He was MC at the 2012 CarbonExpo for “emissions intensive business and low-carbon economy product & service providers”.  He was also a moderator at the 20082009,  2010 and  2011 CarbonExpo conferences, too, as well as for ABC Carbon, a climate change consultancy.
Surely that commercial interest and that bias should have been disclosed when Jones last night had a very chummy interview with fellow warmist Geoff Cousins last night about the “polluters” both claim are heating the world dangerously.
Note the spin - and the omissions - in their too-friendly chat. Some highlights:
TONY JONES, PRESENTER: Tonight the Australian Conservation Foundation, under its new president, the former ad man Geoff Cousins, is launching back into the climate change debate. 
The vehicle for doing it is a report on the top 10 greenhouse gas polluters in the country.
“Polluters”? That is a very loaded and emotive word. “Emitters” is correct. We do not yet know whether their emissions of carbon dioxide - an invisible gas critical for plant growth - is truly damaging.
In this case, the list includes some analysis comparing what these companies say about climate change with what they actually do. It makes for rather interesting reading. So do their statements on climate policy and their political donations.
If the influence of money on the global warming debate is an issue, shouldn’t Jones declare what he earns from the climate change industry?
Australia’s top polluter, top of the pops in a chart you don’t want to be on, is Energy Australia, with 20.8 million tonnes of Co2 equivalent emitted.
Another loaded comment. Energy Australia is actually on a chart of companies supplying cheap power which help lifts the world from poverty.
Number three on the list is AGL Energy, an Australian company. Most of its emissions come from dirty brown and black coal-fired power stations.
“Dirty”? That strikes me as a very deceptive term. It invites viewers to imagine dirty, sooty gasses belching from the power stations, when in fact they don’t - what is emitted is basically steam and invisible carbon dioxide.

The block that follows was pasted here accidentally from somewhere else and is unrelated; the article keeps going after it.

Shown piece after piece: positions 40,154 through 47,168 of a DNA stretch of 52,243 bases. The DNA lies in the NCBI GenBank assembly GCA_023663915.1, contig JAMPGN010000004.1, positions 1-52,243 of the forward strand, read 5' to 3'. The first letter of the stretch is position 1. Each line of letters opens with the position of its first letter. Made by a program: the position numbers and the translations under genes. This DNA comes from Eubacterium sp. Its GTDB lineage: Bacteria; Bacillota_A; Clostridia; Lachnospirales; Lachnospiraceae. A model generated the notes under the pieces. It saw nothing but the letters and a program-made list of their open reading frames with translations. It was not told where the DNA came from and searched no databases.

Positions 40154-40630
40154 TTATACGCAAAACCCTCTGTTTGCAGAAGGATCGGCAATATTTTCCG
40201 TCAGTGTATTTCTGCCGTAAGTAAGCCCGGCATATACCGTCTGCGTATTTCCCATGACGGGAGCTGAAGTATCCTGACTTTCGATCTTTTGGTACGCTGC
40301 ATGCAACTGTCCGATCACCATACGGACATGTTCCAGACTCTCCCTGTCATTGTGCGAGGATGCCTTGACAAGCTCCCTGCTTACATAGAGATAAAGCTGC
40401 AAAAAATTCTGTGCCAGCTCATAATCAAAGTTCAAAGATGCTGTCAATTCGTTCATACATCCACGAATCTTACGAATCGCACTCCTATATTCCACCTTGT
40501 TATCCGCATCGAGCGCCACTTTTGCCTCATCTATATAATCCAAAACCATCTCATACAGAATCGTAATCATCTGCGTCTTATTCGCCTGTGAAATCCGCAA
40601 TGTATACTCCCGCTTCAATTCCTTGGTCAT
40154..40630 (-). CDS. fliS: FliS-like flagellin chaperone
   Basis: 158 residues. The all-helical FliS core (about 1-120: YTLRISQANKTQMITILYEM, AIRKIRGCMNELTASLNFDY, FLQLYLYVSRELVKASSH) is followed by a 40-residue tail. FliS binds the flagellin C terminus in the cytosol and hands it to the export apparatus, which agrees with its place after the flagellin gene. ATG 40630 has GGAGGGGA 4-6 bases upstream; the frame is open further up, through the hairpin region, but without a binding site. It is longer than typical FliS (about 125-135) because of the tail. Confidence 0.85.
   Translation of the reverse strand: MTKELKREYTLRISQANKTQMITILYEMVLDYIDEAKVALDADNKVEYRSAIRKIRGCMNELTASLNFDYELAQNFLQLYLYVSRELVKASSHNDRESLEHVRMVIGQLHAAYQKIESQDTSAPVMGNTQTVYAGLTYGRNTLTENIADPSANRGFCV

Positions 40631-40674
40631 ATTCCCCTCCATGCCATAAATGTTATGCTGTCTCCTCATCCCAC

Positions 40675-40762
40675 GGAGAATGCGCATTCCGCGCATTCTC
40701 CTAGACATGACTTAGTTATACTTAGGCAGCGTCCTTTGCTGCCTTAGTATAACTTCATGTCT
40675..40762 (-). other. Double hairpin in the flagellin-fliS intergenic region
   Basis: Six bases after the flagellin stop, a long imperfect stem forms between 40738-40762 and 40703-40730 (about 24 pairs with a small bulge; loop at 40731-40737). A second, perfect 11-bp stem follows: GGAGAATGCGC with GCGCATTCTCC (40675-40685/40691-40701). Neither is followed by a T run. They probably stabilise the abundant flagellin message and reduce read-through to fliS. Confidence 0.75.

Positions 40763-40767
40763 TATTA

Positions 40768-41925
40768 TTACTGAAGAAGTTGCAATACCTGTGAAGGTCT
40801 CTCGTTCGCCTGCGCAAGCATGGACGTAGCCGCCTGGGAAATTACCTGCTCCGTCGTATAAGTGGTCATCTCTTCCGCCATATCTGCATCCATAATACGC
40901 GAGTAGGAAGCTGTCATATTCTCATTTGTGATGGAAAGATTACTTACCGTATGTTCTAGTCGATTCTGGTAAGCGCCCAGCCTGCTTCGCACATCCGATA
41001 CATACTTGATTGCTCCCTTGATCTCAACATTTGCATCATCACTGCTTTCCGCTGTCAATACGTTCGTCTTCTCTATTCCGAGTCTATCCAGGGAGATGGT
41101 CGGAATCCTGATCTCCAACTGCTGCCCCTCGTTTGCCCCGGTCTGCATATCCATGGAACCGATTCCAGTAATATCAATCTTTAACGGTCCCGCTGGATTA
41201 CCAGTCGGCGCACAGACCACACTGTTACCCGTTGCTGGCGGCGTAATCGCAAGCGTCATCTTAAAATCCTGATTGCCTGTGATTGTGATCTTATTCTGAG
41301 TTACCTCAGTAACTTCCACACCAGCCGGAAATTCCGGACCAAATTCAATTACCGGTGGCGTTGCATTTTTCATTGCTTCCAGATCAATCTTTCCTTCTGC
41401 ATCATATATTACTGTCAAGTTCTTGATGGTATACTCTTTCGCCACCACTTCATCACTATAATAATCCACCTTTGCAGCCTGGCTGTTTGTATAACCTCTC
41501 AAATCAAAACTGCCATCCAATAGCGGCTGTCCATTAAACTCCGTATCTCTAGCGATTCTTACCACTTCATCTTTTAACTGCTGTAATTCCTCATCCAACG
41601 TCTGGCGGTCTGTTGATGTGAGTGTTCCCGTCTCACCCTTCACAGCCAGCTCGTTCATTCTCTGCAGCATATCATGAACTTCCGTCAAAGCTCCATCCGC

So, as all top ten lists do, the top ten polluters will create debate and maybe even water cooler discussion. Maybe you’ll come up with your own fantasy polluters team. Or maybe like businessman-turned-greenie Geoff Cousins, you’ll use it to fuel righteous outrage.
“Righteous outrage”? More bias. The correct term is “self-righteous”.
Thanks for being here. 
Of course it is.
Then one soft question after another:
TONY JONES: Now, did you sit around and think, “Top 10 top big polluters; that’ll focus people’s minds”? 
TONY JONES: Well do you want consumers to get onto this list and start reacting against the companies? I mean, what’s your purpose in doing it?
TONY JONES: Now [Hazelwood is] owned and run by a French company, but as we mentioned, the biggest polluter on your list, the number one, is the Chinese-owned Energy Australia. They’re the number one polluter, the main culprit, if you like. But as we’ve learnt, AGL are about to become number one because they bought the second biggest polluter, Macquarie Generation. And I guess what I’m asking here is: these are hard-headed businessmen; they’re making big decisions with big money in investing in these coal-fired power stations.